Did you notice how he clarifies this? He is not subject to the old Jewish law, but he is still under the law of Christ. James makes the same distinction in James 2:8-13 when he speaks of the “royal law” of love and the “law that sets you free.” Now we can see how significant it was for Jesus to tell his disciples that he was giving them a new commandment (John 13:34).

What is this new commandment of Christ? “Love one another.” When we truly love God and love each other—in faith in Christ and through the power of the Spirit—we fulfill the law. Not only that, but when we view the Old Testament legal instructions through the lens of Christ’s law of love, we’re able to distinguish easily between the unchanging moral requirements of God and the temporary civil and ceremonial laws for the people of Israel.

If you love someone, will you murder them? Of course not. In fact, Jesus says we won’t even have hatred in our hearts toward them. If you love your spouse, will you commit adultery? No. We won’t even entertain lustful thoughts about someone else if we’re truly loving. If we love God, will we worship something or someone in his place? Definitely not.

If we love God and others, will we keep the Sabbath? This isn’t simply a question of love anymore, is it? The Sabbath was intended to set apart the nation of Israel as God’s people. Keeping the Sabbath was a temporary ordinance, not an eternal moral imperative. The same is true of laws prohibiting the eating of pork, marking of one’s body and mixing different kinds of fabric. When we look at the Old Testament law through Christ’s law of love, we’re able to clearly distinguish between the eternal and the temporary, the moral and the ceremonial. But we’re not making this distinction purely on our own, but by seeing everything through Christ’s New Covenant law of love. And it’s not a coincidence that most of the unchanging moral requirements are reiterated in the New Testament, while the temporary civil and ceremonial codes are not.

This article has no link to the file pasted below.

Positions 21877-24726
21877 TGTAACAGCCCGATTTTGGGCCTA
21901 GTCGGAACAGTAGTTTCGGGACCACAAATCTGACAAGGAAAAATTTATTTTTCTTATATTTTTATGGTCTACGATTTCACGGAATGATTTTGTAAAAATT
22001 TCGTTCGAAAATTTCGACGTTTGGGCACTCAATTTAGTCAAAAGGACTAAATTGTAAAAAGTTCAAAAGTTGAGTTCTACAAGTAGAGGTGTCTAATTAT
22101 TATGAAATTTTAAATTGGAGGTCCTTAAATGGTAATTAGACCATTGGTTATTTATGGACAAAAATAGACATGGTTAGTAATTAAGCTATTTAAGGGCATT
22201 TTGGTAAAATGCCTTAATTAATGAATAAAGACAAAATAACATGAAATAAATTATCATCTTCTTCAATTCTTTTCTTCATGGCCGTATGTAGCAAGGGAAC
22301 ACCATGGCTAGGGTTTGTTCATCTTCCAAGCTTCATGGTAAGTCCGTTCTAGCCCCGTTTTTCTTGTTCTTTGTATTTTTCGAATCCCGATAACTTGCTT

So are we supposed to obey the Ten Commandments? We follow many of these same commands: we don’t worship other gods, we don’t murder, we don’t steal, etc. But we don’t follow them because they’re in the Ten Commandments. We follow them because we follow the way of Christ and his law of love. To fail to observe these laws would be to fail to love God and each other. But we must keep clear in our minds that we are not the nation of Israel, and we are not under the Old Testament law. We follow Christ and his New Covenant law of love.

We strive every day to love as Jesus loves, and hopefully we’re continually growing in this life of love. One day we will perfectly love as God perfectly loves us. Then we will be truly human as God always intended us to be. And when we are completely transformed by the love and power of Christ, then we will perfectly fulfill the law of God. Because all he requires from us . . . is for us to be who he created us to be.

Related post:

Are Christians supposed to tithe?

How to study the Bible series:

Which Bible version should I use?

The first three rules of Bible study

Why do we have to “study” the Bible?

Where are we?: Getting a feel for the bigger story